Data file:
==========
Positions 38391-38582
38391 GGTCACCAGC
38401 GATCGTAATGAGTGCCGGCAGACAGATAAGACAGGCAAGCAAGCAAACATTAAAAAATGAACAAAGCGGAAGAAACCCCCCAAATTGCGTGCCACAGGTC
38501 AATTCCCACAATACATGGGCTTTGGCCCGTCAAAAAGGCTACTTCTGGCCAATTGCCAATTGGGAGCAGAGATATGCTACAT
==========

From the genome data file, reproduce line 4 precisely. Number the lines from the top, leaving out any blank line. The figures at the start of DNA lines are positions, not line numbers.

38501 AATTCCCACAATACATGGGCTTTGGCCCGTCAAAAAGGCTACTTCTGGCCAATTGCCAATTGGGAGCAGAGATATGCTACAT